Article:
Building out cloud infrastructure on a global basis is never a going to be a small undertaking so the fact that IBM is committing $1.2 billion to deliver cloud computing services should come as not that much of a surprise. But what is interesting are the factors influencing how IBM is going about spending that investment.
According to Dennis Quan, vice president of cloud infrastructure services at IBM, customers are starting to realize that location matters in the cloud. Beyond recent concerns about where data is stored from a compliance and legal perspective, Quan says that businesses with highly distributed global operations want to work with cloud service providers (CSP) that can minimize application latency by making sure application workloads are running as close as possible to the place where they are being consumed.https://o1.qnsr.com/log/p.gif?;n=203;c=204663295;s=11915;x=7936;f=201904081034270;u=j;z=TIMESTAMP;a=20410779;e=iAs a result, IBM is extending the SoftLayer cloud network of data centers and this year will add 15 new data centers worldwide to the existing 13 global data centers IBM gained via the acquisition of SoftLayer last year, and that IBM already had operational before that.
Quan says one of the things that makes the SoftLayer cloud unique is that IBM provides customers with access to over 2,000 application programming interfaces (APIs) that give customers deep visibility and control over virtual and physical servers. IBM is also moving to deploy OpenStack on top of those cloud services as a way of providing support for a standard set of APIs that will work across multiple CSPs.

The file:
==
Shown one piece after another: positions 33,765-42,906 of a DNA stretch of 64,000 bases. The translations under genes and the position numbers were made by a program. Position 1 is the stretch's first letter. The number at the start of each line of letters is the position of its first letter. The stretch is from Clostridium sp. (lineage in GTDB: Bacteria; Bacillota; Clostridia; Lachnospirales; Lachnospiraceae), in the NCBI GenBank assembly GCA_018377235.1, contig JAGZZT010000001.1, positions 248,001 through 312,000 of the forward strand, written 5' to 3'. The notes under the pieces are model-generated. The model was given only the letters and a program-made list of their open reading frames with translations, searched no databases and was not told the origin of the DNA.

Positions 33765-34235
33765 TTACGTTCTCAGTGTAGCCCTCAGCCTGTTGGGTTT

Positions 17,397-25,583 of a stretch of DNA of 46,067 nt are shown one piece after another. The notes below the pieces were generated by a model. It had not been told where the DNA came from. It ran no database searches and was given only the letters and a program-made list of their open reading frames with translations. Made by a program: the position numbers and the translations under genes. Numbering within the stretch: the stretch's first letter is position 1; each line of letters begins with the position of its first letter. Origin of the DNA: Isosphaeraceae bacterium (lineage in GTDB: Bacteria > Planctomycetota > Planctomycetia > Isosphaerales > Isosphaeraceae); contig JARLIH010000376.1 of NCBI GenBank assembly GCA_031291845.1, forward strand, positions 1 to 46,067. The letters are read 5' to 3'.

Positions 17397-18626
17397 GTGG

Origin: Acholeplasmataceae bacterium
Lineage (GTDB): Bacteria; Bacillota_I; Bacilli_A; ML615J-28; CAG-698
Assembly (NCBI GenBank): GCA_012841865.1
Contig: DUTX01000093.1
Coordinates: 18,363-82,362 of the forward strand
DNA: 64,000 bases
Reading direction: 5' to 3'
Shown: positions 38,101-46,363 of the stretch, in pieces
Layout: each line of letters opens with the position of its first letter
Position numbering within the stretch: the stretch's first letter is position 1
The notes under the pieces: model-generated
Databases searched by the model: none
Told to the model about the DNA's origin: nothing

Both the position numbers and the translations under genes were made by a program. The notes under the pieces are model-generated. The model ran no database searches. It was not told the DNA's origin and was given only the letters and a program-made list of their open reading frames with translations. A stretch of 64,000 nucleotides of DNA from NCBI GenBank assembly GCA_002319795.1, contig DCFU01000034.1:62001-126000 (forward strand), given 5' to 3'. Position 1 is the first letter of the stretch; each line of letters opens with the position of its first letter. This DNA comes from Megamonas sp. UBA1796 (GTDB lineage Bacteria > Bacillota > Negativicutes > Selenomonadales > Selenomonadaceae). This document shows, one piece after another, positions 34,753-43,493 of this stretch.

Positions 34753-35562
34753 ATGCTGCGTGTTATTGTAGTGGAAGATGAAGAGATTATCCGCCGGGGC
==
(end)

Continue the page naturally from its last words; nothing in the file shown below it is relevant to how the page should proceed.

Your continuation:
Ultimately, Quan says the goal is to be able to provide service level agreements (SLAs) in the cloud that are enforceable, versus many existing SLAs from CSPs that are worth little more than the proverbial paper they are written on. Those capabilities, says Quan, account in large part for the reason why IBM has been able to add 2,400 new cloud customers since acquiring SoftLayer.
The CSP game is clearly coming into a new phase where the cost of entry requires an unprecedented amount of distributed computing horsepower. But as interesting as that might be from a computer science perspective, the real proof in the pudding will come when customers start creating large numbers of enterprise-class applications that are expected to drive a $200 billion cloud marketplace by 2020.